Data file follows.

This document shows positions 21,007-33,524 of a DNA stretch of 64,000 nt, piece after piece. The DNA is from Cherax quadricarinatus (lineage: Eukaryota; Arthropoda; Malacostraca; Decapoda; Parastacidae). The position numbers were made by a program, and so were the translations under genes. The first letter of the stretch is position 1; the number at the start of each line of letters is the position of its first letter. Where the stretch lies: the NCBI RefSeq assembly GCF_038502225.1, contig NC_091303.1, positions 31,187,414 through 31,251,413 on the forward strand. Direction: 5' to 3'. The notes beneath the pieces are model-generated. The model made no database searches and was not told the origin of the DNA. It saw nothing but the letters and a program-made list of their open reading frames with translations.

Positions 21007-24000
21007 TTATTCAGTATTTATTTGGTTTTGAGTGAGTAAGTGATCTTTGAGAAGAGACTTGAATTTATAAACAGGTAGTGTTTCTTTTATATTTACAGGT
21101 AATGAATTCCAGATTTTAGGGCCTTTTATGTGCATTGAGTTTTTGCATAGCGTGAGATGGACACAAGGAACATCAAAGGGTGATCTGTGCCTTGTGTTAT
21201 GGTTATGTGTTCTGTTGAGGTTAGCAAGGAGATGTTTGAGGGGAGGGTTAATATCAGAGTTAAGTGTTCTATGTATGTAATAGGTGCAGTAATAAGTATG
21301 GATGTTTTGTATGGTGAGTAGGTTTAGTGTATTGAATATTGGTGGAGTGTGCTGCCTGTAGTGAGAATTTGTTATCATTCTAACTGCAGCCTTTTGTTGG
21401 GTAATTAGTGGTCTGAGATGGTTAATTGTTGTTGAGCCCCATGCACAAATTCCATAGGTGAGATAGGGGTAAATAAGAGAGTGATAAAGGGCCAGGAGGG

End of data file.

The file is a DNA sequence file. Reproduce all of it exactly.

This document shows positions 21,007-33,524 of a DNA stretch of 64,000 nt, piece after piece. The DNA is from Cherax quadricarinatus (lineage: Eukaryota; Arthropoda; Malacostraca; Decapoda; Parastacidae). The position numbers were made by a program, and so were the translations under genes. The first letter of the stretch is position 1; the number at the start of each line of letters is the position of its first letter. Where the stretch lies: the NCBI RefSeq assembly GCF_038502225.1, contig NC_091303.1, positions 31,187,414 through 31,251,413 on the forward strand. Direction: 5' to 3'. The notes beneath the pieces are model-generated. The model made no database searches and was not told the origin of the DNA. It saw nothing but the letters and a program-made list of their open reading frames with translations.

Positions 21007-24000
21007 TTATTCAGTATTTATTTGGTTTTGAGTGAGTAAGTGATCTTTGAGAAGAGACTTGAATTTATAAACAGGTAGTGTTTCTTTTATATTTACAGGT
21101 AATGAATTCCAGATTTTAGGGCCTTTTATGTGCATTGAGTTTTTGCATAGCGTGAGATGGACACAAGGAACATCAAAGGGTGATCTGTGCCTTGTGTTAT
21201 GGTTATGTGTTCTGTTGAGGTTAGCAAGGAGATGTTTGAGGGGAGGGTTAATATCAGAGTTAAGTGTTCTATGTATGTAATAGGTGCAGTAATAAGTATG
21301 GATGTTTTGTATGGTGAGTAGGTTTAGTGTATTGAATATTGGTGGAGTGTGCTGCCTGTAGTGAGAATTTGTTATCATTCTAACTGCAGCCTTTTGTTGG
21401 GTAATTAGTGGTCTGAGATGGTTAATTGTTGTTGAGCCCCATGCACAAATTCCATAGGTGAGATAGGGGTAAATAAGAGAGTGATAAAGGGCCAGGAGGG